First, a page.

Dealing With 'Sympathy IBS'

You know how when you see someone else throw up, you feel like throwing up? That reaction actually has a name: “sympathy vomiting.” It’s apparently an ancient evolutionary survival response: If one of our fellow cave-dwellers loses their lunch because it’s spoiled or poisonous, it could be something we all ate – so we’re wired to lose our lunches too. Gross, but nifty, right?

It could be related to mirror neurons in our brains that enable us to feel empathy for other people and “mirror” what they’re doing. For example, you may be likely to tear up yourself when you see other people cry. Or, when some guy on TV gets kicked in the beanbag, all the men in the room cringe involuntarily. And most of us women do, too – we can easily put ourselves in their shoes.

What is sympathy IBS?

I’m susceptible to what I jokingly call “sympathy IBS.” Sometimes when I read about other people’s struggles with flare-ups and symptoms, I can empathize to the point of feeling symptoms myself. Who knew that stomach cramps were contagious? No, they’re not really contagious, of course, but on days when I’m already feeling out of balance, emotions can trigger a flare-up.

It’s a myth that IBS is psychosomatic or caused by stress, but there’s certainly an emotional component for many of us. You can read about the gut-brain connection here on, and learn how mind and body aren’t necessarily the separate entities we may think they are. For me, I tend to “feel” with my stomach.

It’s not limited to reading about IBS, either.

Social media is a real double-edged sword for me: While I love positive stories that lift me up, I also feel drawn to stories that tear me up. For example, when I read about terrible injustices, animals being mistreated or children who are very ill, sometimes I feel my stomach begin to gurgle in what sounds like anger and distress. It takes some deep breathing, going for a walk or rubbing my cat’s soft, furry belly to settle things down. Sometimes all three!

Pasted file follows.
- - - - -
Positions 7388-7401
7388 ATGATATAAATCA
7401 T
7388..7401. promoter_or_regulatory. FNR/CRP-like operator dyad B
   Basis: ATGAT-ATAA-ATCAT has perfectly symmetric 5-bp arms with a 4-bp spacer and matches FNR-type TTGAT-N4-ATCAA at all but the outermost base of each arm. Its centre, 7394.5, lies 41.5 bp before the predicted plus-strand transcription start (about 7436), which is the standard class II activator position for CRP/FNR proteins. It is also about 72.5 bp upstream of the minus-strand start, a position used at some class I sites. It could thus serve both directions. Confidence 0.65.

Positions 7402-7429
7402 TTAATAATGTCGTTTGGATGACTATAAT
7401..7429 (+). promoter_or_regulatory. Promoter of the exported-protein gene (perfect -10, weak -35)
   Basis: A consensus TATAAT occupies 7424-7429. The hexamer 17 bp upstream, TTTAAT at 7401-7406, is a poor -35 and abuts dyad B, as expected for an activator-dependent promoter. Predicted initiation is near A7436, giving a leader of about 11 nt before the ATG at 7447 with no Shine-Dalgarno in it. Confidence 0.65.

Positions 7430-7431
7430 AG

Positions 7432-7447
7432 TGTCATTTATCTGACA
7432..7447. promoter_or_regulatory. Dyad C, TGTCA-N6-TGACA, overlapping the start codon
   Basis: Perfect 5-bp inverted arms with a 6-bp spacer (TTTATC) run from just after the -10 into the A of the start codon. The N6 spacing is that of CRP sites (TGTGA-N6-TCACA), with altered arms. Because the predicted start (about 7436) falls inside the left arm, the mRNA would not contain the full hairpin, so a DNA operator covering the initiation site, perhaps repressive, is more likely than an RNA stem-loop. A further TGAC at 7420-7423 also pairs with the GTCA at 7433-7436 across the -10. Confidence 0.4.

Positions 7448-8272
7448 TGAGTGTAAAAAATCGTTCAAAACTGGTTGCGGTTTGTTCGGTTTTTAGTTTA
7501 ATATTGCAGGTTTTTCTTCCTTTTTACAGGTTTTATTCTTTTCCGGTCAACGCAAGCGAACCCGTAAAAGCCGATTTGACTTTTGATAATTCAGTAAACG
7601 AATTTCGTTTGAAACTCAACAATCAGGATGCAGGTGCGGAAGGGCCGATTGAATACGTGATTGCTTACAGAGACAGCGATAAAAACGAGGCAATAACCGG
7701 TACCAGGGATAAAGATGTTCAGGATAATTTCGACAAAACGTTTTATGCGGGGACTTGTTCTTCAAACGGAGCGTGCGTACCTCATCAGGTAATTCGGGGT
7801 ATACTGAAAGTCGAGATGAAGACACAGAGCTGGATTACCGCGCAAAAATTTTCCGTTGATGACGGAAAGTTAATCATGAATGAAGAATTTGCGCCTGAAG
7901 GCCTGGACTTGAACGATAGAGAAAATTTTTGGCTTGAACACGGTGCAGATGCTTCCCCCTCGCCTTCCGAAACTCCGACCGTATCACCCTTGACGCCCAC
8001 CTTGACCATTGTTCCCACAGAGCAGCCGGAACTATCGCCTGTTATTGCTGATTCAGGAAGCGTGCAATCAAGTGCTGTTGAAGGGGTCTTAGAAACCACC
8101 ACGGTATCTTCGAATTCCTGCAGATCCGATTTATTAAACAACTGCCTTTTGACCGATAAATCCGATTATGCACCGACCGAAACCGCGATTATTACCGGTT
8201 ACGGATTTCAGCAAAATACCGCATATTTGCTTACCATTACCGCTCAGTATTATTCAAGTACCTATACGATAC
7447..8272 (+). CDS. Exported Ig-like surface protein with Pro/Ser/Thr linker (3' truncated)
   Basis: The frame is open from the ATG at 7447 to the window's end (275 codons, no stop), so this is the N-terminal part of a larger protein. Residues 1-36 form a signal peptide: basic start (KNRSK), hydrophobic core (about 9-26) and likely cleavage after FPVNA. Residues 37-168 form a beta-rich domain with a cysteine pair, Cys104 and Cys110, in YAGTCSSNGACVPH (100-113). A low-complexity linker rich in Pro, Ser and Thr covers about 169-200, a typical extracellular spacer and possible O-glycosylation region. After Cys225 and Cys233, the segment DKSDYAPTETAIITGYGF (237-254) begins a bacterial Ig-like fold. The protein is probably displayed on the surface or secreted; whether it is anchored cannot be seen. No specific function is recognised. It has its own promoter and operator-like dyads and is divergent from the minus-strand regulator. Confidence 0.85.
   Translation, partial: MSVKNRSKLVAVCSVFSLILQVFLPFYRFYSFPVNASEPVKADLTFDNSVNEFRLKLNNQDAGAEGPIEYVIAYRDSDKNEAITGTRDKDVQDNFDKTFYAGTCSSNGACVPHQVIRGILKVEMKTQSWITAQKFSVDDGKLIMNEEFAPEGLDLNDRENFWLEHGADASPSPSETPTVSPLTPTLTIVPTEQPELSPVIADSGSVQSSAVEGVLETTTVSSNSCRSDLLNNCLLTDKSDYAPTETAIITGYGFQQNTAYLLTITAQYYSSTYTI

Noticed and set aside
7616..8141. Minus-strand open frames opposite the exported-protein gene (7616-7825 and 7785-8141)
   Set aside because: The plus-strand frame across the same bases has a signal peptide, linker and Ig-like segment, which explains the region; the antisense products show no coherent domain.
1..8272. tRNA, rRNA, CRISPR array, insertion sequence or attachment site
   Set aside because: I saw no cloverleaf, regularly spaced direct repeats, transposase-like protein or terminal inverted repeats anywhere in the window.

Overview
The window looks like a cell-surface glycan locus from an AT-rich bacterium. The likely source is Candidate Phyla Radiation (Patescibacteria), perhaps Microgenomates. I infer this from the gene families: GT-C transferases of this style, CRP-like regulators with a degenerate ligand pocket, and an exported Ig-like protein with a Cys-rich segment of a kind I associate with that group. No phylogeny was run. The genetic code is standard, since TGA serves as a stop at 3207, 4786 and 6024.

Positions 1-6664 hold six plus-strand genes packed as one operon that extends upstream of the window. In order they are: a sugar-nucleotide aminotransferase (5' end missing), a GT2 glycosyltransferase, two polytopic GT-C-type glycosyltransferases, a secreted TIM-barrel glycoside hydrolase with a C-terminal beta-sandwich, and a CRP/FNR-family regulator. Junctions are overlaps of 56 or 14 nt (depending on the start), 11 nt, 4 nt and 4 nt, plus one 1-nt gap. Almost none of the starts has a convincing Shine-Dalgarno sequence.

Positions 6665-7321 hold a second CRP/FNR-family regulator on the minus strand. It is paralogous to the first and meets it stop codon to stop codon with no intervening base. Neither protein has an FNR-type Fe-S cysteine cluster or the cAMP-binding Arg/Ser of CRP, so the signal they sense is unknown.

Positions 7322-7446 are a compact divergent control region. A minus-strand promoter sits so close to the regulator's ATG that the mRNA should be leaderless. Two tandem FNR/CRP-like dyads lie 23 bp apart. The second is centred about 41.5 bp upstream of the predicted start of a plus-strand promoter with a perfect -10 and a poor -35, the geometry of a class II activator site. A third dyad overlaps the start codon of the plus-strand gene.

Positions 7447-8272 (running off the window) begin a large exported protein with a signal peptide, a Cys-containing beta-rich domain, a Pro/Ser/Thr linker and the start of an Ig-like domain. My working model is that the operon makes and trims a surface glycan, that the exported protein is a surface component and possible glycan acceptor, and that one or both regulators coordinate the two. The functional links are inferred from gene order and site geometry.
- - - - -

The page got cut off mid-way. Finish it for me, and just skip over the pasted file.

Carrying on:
While I’m not a religious person, I do find that a version of the well-known Serenity Prayer by theologian Reinhold Niebuhr helps me re-center myself, too.

May I find the serenity to accept the things that, for now, I cannot change,
Courage to change the things I can,
And wisdom to know the difference.

The prayer actually continues with this phrase, which also resonates with me:

Living one day at a time,
Enjoying one moment at a time,
Accepting hardship as a pathway to peace.

Embracing this mindset doesn’t mean I can’t or don’t feel sympathy for other people, especially my fellow IBS sufferers. Empathy is a critical component of the human experience. But causing ourselves to suffer too doesn’t help anyone, does it?! I know that I can best help others by first taking care of myself. That includes working on feeling my feelings in the organ where they best belong: my heart! Not my gut.

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This article represents the opinions, thoughts, and experiences of the author; none of this content has been paid for by any advertiser. The team does not recommend or endorse any products or treatments discussed herein. Learn more about how we maintain editorial integrity here.

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